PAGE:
Silver and Information

By Bruce Smith b. 1946 Bruce Smith
An obituary has more news than this day,
brilliant, acid yellow and silver
off the water at land’s end. The disparate
prismatic things blind you as they fin
their way across the surface of the water.
This light cannot inform you of your dying.

Fish of lustrous nothing, fish of desire,
fish whose push and syllable
can make things happen,
fish whose ecstatic hunger
is no longer news, and fish whose mouth
zeroes the multitudes, the hosts
who wait for their analogies
and something nice to eat, the billions
the waves commemorate in their breaking
down to their knees on the shore,
their cloacal sound. Now
how can I stay singular?
How can even ore part die
when I split and split
like the smallest animal
in the ocean until I’m famous
in my dismemberment, splendid
in my hunger, and anonymous—
so that naming one
is like naming one runnel
the sea, or one drop of blood
the intoxicating passion?

I keep the multitudes in mind
when I hear daily that one
has murdered another. A news
more silver than given,
more light than anything
captured. And I hold them all
in mind—the fulgence, the data,
and the death, or else I lose it,
that package of slippery fish,
that don’t die exactly but smell
in a heaven so low we can hear
the moans and feel the circles
and bite in each cell.

Bruce Smith, “Silver and Information” from Silver and Information. Copyright © 1985 by Bruce Smith. Reprinted with the permission of The University of Georgia Press.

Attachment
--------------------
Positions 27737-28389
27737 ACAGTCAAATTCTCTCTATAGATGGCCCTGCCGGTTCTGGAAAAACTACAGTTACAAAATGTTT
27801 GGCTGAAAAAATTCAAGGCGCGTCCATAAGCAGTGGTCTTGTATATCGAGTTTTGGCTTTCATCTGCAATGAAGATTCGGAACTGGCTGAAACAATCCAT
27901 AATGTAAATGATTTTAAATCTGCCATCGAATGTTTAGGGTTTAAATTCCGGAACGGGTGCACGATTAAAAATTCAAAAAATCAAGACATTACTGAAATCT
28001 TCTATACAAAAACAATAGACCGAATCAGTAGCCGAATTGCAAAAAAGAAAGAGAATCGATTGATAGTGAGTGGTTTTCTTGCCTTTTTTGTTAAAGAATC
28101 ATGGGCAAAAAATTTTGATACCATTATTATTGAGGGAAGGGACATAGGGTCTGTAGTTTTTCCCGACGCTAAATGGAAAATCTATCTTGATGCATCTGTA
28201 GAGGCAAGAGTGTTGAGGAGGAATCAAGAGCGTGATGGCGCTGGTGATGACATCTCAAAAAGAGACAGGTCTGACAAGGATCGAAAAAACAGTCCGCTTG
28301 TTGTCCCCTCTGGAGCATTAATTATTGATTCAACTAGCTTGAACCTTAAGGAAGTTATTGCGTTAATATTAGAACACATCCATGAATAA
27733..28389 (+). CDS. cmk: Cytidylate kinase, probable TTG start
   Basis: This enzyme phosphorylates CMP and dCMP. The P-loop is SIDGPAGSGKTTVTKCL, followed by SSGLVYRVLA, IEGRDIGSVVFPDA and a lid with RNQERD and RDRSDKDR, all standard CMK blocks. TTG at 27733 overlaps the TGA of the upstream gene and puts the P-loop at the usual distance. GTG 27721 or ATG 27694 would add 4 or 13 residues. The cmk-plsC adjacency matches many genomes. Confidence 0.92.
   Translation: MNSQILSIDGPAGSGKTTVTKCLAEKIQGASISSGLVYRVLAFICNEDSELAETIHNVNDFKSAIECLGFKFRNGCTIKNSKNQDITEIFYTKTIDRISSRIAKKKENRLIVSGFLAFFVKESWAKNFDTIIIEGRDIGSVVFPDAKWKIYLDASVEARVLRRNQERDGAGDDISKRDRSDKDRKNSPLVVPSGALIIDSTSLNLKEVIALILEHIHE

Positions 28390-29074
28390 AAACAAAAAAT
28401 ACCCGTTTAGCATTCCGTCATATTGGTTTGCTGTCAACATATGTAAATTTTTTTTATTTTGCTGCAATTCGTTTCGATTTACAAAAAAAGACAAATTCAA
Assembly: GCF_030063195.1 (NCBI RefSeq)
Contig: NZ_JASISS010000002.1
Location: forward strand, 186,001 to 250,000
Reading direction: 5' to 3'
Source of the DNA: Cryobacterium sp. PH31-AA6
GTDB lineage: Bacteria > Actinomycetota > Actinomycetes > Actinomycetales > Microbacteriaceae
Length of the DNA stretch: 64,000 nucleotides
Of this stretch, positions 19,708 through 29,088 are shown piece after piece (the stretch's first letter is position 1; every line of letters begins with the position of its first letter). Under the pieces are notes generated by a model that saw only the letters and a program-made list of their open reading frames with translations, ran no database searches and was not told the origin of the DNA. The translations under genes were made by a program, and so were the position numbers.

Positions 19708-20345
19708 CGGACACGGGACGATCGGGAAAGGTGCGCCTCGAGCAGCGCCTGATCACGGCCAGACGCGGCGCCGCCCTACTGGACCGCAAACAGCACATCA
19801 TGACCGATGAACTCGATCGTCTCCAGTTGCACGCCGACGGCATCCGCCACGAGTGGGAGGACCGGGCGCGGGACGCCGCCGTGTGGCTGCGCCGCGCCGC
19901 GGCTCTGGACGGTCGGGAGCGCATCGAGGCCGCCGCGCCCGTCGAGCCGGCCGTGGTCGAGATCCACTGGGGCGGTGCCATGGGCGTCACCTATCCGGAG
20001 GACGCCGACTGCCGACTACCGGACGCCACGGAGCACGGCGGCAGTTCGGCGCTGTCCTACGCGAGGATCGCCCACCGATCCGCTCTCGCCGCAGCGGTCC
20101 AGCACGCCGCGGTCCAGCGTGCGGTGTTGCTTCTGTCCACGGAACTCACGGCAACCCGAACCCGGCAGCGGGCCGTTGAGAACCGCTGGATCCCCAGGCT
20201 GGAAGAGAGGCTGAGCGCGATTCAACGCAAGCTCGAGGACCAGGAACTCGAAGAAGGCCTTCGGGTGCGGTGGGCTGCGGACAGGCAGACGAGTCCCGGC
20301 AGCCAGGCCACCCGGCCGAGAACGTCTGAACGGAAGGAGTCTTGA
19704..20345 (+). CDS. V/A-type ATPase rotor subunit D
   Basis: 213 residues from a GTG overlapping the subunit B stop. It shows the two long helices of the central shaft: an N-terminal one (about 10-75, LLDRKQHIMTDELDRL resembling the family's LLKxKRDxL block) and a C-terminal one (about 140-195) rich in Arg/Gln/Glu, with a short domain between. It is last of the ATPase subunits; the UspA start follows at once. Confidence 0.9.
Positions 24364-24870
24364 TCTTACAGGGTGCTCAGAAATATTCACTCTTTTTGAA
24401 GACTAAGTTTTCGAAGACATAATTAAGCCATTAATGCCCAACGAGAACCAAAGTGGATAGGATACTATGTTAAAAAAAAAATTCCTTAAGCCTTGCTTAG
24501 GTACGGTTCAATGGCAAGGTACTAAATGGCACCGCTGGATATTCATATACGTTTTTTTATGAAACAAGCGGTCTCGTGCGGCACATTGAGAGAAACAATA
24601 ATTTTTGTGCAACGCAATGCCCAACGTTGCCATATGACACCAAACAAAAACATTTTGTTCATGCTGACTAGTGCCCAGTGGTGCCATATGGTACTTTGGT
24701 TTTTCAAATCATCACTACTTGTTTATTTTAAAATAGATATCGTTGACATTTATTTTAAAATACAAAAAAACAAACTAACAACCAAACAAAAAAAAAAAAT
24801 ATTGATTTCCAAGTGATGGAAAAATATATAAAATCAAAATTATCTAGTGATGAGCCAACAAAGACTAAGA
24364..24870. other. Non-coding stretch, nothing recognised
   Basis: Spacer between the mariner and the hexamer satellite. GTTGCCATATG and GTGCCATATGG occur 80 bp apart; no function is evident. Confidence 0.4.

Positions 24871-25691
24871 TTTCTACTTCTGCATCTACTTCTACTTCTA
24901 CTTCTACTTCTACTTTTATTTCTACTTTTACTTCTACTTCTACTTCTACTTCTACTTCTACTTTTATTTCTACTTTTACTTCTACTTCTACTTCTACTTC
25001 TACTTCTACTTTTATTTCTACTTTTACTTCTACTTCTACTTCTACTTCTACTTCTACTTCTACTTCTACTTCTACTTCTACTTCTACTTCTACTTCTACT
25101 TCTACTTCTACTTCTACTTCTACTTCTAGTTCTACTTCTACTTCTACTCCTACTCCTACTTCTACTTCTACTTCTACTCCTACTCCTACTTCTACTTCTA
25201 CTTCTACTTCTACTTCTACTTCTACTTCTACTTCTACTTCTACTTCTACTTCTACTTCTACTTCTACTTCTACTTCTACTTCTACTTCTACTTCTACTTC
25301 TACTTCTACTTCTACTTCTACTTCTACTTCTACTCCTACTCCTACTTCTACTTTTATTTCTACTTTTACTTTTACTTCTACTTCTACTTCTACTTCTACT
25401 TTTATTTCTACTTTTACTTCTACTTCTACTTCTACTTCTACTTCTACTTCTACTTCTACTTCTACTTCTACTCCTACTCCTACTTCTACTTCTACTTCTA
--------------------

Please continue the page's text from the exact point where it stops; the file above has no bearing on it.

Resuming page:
Source: Silver and Information (1985)

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Poet Bruce Smith b. 1946

POET’S REGION U.S., New England

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 Bruce  Smith

Biography

Originally from Philadelphia, Bruce Smith is the author of several books of poems, including The Other Lover (2000), a finalist for both the National Book Award and the Pulitzer Prize. Influenced by Walt Whitman and Emily Dickinson, Smith’s poetry moves like jazz, incorporating images and narratives into a startling, musically unified whole. In a 2007 interview, Smith explained his poetry’s aspiration to song: “When the language . . .

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POET’S REGION U.S., New England

Poetic Terms Free Verse

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Originally appeared in Poetry magazine.

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